Food writer Monica Bhide wrote a post on the Renegade Writer Blog this week about the art of being gracious.
I love this post because it highlights the process of gift-giving and receiving, not the gift itself. It echoes what we've said in previous posts here about being a courteous recipient, note writing, and the way in which goods gifts demonstrate to recipients that they are truly known.
If I disagree with one thing in Monica's post, it's her position on gift receipts. She feels that including a receipt introduces a level of practicality that does damage to graciousness. While I see her point, I actually believe including a gift receipt can take graciousness to a whole different level. It communicates an acknowledgment that, although your intention is to give something that is truly valued and needed, the recipient may have a more pressing need that could be addressed. Especially in these economic times, I think it's great to communicate to your recipient that you care about her needs and wants enough that your feelings won't be hurt if the gift is returned.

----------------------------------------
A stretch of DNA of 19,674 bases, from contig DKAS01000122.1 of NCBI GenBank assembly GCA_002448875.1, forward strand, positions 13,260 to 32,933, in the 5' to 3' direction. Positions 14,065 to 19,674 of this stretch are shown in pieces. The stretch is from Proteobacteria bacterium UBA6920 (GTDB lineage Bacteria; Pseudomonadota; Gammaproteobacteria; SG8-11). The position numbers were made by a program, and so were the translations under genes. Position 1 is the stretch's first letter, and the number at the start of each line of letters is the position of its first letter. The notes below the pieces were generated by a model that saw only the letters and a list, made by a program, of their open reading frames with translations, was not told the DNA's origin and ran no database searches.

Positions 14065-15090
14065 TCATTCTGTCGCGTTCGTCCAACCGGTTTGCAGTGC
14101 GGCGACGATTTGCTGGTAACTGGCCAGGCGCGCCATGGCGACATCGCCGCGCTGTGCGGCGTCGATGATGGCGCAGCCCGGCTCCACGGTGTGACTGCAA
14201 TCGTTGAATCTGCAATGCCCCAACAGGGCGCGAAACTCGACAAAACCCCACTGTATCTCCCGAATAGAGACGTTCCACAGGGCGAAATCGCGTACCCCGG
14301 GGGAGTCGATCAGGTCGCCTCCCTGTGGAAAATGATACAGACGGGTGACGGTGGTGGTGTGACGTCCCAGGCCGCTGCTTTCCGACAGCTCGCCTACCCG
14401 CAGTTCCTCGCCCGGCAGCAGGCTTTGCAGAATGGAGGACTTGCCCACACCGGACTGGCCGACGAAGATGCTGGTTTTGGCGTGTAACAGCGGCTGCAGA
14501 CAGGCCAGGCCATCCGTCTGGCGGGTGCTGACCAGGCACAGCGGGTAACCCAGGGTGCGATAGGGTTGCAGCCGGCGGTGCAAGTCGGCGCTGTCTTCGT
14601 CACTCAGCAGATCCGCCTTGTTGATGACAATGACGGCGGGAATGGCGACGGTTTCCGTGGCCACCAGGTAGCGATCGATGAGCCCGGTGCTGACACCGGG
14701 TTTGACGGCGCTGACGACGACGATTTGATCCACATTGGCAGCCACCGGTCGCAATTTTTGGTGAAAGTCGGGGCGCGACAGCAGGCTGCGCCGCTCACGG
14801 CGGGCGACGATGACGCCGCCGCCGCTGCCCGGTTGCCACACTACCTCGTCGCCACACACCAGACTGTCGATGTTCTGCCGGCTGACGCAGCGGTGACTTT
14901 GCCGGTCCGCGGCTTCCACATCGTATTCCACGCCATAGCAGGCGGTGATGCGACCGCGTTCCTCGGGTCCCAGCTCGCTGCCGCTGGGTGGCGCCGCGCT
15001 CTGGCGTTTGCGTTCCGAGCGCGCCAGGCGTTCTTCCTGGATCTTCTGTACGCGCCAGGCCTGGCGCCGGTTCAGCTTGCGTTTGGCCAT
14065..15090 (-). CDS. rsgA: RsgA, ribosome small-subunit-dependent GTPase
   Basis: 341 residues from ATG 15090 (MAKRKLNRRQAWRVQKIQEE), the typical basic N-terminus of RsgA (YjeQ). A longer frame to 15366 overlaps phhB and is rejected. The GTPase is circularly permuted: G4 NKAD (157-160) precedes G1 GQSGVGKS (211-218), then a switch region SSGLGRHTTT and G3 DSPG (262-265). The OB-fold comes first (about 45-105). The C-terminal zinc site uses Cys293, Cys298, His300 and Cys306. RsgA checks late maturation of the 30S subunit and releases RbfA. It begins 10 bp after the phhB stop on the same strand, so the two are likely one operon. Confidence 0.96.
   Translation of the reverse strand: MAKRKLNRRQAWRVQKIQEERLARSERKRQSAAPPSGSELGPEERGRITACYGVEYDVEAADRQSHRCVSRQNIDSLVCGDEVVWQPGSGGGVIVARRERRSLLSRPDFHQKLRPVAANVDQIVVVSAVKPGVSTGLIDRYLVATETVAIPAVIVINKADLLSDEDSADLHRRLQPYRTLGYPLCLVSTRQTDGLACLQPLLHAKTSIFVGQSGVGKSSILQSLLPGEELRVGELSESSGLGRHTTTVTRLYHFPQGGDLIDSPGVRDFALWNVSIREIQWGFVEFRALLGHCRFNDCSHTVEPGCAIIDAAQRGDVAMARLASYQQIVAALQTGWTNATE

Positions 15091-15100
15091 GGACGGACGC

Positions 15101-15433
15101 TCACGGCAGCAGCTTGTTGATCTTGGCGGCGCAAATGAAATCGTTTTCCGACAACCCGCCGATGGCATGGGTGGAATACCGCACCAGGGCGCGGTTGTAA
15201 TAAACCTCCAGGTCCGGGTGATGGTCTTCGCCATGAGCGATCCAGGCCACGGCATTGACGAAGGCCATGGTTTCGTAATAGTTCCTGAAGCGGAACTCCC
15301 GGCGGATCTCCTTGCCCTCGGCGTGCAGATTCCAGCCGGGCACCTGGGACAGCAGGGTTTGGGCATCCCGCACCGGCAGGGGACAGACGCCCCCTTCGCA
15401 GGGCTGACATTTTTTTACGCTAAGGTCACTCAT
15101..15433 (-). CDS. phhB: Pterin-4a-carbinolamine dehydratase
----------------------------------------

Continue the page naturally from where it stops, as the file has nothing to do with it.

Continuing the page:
The inclusion of the gift receipt does not, however, absolve you of the need to be thoughtful and well-intentioned in your choice of a gift. It is not acceptable to say, oh well, I can give any old thing, and if he doesn't like it, he'll return it.
What are your thoughts? Do you include gift receipts? Why or why not?